Perhaps the greatest stumbling block in identifying the right lanes of authority for JIE rests with the DOD’s accepted definition of cyberspace. According to joint doctrine, it is “a global domain within the information environment consisting of the interdependent network of information technology infrastructures and resident data, including the Internet, telecommunications networks, computer systems, and embedded processors and controllers.” 2 This definition presents several problems when attempting to identify responsibilities for administration of massive network constructs such as the JIE. Additionally, the fact that the Secretary of Defense has declared cyberspace as a battlespace domain, on par with the land, air, maritime, and space domains, further invalidates the definition. To understand where the Joint Information Environment truly fits within cyberspace, and therefore where the lanes of responsibility are divided, the very definition of cyberspace must be deconstructed, examined, and reevaluated.
Cyberspace Is Not Equipment
Human beings are land creatures. Earth was the first battlespace domain and, most important, remains the only domain in which we can operate without enabling equipment. It is a physical arena that can be seen and felt. Because it is the realm in which we all live, it is also the one to which all combat effects are ultimately directed. The maritime and air domains are foreign to humans. We cannot fly on our own, nor can we sustain life in a purely maritime environment for any length of time. For humans to operate in these spheres, we must use specifically designed equipment. Watercraft and aircraft allow us to exist, operate, maneuver, and generate effects from the maritime and air domains. Like land, the maritime and air environments are also physical. Our ability to operate in space is limited at present, but the same overall concepts apply there. This physicality is the prime difference between cyberspace and the other domains.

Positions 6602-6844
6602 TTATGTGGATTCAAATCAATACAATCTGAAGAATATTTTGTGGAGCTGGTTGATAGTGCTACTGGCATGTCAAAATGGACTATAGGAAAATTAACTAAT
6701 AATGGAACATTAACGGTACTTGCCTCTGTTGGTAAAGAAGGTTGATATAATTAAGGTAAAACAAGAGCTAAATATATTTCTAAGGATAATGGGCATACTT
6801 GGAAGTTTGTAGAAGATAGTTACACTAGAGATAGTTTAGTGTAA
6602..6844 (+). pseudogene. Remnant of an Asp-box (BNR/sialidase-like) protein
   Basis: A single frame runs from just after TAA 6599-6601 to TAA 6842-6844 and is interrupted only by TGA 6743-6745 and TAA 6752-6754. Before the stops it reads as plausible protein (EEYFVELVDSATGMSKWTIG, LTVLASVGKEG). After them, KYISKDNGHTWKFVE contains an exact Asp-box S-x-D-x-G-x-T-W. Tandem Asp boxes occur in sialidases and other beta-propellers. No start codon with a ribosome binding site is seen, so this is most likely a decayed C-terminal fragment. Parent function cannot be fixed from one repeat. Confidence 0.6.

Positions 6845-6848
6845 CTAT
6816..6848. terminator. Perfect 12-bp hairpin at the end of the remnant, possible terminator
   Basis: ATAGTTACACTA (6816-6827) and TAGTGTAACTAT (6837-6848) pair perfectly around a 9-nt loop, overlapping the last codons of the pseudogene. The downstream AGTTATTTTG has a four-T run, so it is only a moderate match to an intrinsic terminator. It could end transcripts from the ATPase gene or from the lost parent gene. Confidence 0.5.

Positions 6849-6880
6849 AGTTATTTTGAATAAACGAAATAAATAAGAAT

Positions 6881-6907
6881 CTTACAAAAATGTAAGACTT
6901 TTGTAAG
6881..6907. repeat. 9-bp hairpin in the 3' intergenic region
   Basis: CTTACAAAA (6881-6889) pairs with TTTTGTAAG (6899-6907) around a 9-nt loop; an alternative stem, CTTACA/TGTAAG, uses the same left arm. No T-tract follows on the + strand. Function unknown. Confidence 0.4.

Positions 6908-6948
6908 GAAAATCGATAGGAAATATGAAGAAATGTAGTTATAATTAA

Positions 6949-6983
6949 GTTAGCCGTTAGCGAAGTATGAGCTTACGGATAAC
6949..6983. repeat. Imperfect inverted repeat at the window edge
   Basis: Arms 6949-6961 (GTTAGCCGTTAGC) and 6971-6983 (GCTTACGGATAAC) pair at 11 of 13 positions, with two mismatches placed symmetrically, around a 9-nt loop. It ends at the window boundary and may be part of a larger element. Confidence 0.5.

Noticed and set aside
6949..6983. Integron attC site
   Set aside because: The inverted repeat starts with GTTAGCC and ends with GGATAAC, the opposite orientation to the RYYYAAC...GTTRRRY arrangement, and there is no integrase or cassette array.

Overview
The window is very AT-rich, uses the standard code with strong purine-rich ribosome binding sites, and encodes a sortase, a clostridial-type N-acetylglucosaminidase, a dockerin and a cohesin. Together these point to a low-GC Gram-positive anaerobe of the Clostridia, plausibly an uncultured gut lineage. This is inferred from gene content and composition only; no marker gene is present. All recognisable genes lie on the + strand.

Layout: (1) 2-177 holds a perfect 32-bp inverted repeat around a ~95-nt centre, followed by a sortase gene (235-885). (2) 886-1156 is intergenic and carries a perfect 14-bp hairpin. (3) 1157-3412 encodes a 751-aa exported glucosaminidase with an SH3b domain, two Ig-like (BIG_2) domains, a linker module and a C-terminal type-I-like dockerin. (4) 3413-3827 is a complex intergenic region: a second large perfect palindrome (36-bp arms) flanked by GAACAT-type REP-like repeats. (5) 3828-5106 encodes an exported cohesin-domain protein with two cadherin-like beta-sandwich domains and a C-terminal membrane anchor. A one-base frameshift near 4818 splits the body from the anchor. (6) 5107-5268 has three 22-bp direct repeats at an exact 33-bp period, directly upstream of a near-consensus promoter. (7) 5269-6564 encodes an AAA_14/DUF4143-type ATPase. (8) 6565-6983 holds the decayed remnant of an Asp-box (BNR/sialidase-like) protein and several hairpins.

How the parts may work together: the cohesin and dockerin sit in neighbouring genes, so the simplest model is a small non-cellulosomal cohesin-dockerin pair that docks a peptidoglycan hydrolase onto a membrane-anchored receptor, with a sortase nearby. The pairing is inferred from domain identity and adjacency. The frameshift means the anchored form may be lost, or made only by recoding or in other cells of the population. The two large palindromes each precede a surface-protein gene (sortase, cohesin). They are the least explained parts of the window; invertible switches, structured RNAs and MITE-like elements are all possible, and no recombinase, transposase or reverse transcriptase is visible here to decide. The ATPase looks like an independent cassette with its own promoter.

True cyberspace (not as defined by the DOD) cannot be defined in physical terms. It is data, or information, that is at rest, in motion, or in flux, and it is also the flow of said information. The technology infrastructure, networks, and computer systems are simply pieces of equipment, no different in this way from the ships that allow us to operate on water or the aircraft that move us through the air. Ships and planes are not considered part of the domains to which they belong; they are military assets and treated as equipment. Cyberspace must be viewed through this same lens.
It will be difficult to adapt the mindset of much of the military to accept a domain that cannot be held or seen. But it is not beyond possibility. Not much longer than a century ago, military minds struggled with the idea of three-dimensional combat in the skies. The concept of flying is seldom given a second thought today. Once this new notion of cyberspace has been accepted, JIE must be reexamined. Because U.S. Cyber Command has an established mission (operate, secure, and defend) that heavily involves the JIE, it is best to carry out the reappraisal by analyzing that mission and its applicability to the JIE.